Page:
Credit card, auto loan, mortgage rates will rise, but so will returns on savings accounts
You probably know by now that the Federal Reserve (known as the Fed) is expected to raise short-term interest rates this week. What you may not know is how this increase could affect you.
The short answer is that the interest rates on credit cards, auto loans, home equity loans, and mortgages will go up, but so will consumers' returns on savings accounts.
Bankrate Chief Financial Analyst Greg McBride said that the increase "will be a direct pass-through to credit card holders," describing it as "a rising tide that lifts all boats, and you're going to feel it in equal magnitude wherever you sit on the credit spectrum."
According to McBride, the costs for credit cards are connected directly to the prime rate—defined by Investopedia as "the interest rate that commercial banks charge their most credit-worthy customers"—which is tied to the federal funds rate. It is the latter that the Fed is set to raise.
The adjustable annual interest rate for credit cards will rise as the prime rate and the federal funds rate go up.
The Fed is not expected to raise the rates more than a quarter-point, which will leave borrowing costs for the short term still close to historically low levels. However, since credit card debt is so much more expensive than debts like mortgages or car loans, even such a small increase will likely make consumers' lives even harder.
Although experts advise consumers to pay off their credit card balances in full each month, about 40 percent do not do so. This group of consumers already has a typical balance of almost $17,000, a figure that will only go up when interest rates rise.
Mortgages and Home Equity Loans
Mortgage rates usually follow the trajectory of the yields of 10-year Treasury bonds, unlike credit cards. These yields have been going up and may continue to do so.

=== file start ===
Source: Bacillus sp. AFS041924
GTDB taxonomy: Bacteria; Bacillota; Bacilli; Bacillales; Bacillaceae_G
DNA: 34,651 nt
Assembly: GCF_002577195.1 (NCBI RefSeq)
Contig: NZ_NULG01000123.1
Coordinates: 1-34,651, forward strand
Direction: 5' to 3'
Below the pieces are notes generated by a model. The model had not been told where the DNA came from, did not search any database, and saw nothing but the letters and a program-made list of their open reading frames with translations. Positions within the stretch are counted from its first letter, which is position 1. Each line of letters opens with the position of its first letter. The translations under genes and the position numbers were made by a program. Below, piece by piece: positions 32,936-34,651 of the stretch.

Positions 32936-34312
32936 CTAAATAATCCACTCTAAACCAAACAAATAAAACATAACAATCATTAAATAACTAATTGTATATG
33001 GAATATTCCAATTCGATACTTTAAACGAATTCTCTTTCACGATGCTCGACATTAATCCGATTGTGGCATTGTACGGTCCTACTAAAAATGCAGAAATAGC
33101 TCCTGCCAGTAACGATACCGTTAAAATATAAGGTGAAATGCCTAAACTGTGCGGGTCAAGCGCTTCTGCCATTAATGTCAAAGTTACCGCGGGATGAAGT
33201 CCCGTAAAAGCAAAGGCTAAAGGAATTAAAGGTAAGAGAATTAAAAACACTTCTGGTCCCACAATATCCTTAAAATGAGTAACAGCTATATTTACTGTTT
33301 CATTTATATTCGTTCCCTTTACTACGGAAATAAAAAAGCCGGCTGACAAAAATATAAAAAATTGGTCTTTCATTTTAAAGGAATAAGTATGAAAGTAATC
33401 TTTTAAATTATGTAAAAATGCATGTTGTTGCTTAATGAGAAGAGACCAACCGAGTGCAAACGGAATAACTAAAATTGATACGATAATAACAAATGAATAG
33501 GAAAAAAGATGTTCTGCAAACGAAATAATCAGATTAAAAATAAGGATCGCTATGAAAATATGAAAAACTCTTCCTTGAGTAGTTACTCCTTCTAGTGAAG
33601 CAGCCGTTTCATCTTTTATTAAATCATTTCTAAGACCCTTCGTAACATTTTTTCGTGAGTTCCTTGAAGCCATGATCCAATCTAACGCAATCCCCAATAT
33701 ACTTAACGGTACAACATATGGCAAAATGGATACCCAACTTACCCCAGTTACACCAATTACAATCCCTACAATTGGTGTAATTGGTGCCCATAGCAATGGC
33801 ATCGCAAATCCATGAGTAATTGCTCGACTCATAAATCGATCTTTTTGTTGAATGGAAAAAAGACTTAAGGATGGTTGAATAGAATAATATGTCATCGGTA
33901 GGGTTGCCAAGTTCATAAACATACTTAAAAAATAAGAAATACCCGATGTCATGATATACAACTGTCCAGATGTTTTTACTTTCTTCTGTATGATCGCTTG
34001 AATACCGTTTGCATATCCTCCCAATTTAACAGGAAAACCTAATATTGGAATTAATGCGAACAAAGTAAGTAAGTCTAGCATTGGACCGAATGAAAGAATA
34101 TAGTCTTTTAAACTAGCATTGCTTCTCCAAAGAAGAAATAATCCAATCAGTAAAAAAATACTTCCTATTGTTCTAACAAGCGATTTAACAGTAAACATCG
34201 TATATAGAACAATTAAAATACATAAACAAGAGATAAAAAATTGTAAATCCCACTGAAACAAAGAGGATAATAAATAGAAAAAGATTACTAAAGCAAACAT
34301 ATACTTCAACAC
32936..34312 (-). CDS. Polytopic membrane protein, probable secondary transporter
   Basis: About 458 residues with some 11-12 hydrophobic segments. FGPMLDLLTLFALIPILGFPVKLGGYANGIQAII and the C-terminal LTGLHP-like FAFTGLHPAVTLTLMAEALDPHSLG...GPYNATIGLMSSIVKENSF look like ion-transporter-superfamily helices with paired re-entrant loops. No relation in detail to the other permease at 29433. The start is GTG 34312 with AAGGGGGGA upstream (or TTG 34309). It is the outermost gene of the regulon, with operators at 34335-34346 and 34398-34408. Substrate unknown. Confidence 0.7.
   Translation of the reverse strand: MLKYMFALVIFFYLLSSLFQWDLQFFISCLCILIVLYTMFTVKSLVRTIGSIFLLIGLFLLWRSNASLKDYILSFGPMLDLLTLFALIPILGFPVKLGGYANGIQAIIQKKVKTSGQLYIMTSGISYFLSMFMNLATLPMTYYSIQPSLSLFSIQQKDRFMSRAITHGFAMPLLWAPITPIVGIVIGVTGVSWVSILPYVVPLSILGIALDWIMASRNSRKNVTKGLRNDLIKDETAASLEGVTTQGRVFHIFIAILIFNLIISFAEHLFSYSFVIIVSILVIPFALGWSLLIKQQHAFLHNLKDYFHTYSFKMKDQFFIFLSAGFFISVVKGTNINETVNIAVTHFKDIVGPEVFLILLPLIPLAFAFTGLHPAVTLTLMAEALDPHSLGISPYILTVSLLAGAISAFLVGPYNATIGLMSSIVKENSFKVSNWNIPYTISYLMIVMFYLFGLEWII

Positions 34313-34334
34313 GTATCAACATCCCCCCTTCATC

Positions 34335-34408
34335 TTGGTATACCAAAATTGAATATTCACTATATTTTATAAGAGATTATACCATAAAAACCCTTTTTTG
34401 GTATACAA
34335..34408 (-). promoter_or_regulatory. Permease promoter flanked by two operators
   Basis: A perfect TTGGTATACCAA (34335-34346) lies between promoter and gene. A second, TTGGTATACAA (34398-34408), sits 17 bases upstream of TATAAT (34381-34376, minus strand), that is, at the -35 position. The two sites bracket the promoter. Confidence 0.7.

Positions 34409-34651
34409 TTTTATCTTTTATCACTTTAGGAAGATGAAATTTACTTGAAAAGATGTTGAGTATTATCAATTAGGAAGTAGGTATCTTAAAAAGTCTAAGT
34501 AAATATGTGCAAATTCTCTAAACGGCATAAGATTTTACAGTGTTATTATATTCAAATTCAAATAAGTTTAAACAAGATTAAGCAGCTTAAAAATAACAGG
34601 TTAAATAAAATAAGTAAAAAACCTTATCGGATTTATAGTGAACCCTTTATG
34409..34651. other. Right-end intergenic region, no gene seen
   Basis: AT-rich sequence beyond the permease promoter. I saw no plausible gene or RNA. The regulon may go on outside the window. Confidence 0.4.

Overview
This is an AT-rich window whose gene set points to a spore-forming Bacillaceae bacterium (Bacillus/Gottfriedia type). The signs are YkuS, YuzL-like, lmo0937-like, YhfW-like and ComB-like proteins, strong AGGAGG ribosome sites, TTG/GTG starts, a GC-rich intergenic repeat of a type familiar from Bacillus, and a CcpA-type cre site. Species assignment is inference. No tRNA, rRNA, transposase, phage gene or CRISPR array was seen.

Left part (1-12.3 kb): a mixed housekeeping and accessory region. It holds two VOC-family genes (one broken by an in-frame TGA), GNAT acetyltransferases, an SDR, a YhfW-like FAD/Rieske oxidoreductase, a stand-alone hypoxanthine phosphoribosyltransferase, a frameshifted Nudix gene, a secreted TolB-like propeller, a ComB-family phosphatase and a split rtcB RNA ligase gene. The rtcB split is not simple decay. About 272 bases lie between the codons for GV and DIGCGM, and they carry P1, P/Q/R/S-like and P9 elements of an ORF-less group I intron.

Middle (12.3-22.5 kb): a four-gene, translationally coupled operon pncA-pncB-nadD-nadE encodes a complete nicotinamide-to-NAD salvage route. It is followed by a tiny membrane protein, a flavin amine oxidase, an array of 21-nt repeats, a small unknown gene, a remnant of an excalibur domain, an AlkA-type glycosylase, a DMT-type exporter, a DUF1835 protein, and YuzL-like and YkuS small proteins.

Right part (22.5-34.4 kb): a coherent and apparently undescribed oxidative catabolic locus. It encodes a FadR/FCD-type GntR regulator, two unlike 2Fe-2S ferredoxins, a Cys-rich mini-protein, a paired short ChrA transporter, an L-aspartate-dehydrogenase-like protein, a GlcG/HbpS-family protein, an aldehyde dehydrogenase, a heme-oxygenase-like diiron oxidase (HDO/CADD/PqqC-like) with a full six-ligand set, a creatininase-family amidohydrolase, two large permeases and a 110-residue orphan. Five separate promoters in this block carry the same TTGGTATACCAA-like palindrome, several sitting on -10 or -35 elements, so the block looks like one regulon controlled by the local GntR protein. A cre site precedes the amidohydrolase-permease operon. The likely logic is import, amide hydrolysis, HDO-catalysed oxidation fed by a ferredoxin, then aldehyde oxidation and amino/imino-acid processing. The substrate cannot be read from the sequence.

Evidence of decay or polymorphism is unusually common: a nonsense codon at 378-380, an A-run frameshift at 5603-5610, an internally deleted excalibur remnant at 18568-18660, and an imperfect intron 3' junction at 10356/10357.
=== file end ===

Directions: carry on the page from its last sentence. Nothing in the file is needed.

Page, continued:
"Investors expect the Fed to raise rates, and to some extent that's baked into the market and mortgage rates," said Guy Cecala, chief executive and publisher of Inside Mortgage Finance. "But it's not lock step, and the Fed is a relatively minor factor in determining mortgage rates."
Even so, mortgages will gradually become significantly more expensive in the coming months due to tighter monetary policy and rising bond yields. And the ultimate impact of higher mortgage rates will be much more noticeable to borrowers since outstanding mortgage balances are much bigger than they are for credit cards or home-equity loans.
However, those who have borrowed against properties with a home equity line of credit will be impacted much sooner. Rates on home equity loans are variable, and they will probably go up by a quarter-point after the Fed raises the rates.
Though vehicle loans will also get slightly more expensive, the increase is coming on top of borrowing rates that were relatively low to start with.
"The good news is that there is still intense competition in the auto lending landscape," McBride said. "Even with rates moving up, plenty of people are finding loans for 3 percent a year or lower."
The overall impact on the cost of a vehicle loan will be relatively slight with a quarter-point interest rate increase. Car loans, after all, are not nearly are large as mortgages.
Unfortunately for financially-responsible consumers, returns on savings accounts have never recovered from the interest rate plunge during the 2008 financial crisis and the recession. Although short-term rates have slowly gone up since December 2015, when the Fed began working on normalizing monetary policy, most consumers probably don't know it. Most savings accounts return only 0.1 percent per year at this time.
"If it goes from 0.1 percent to 0.2 percent, who cares?" McBride asked. "If you're waiting at your existing bank for better yields to land in your lap, you're going to be disappointed."
However, a few financial institutions pay much more on savings and money-market accounts, especially credit unions and online banks. For example, the North Carolina State Employees Credit Union currently has a 1.00 percent rate on money market accounts, while online institution Synchrony Bank offers a 1.05 percent rate on its high-yield savings account. Both rates are variable, which means that they will likely go up when the Fed raises rates.
"To see an improvement, you have to have your money at one of the banks that's paying the best yields," McBride said. "You've got to play in the right sandbox."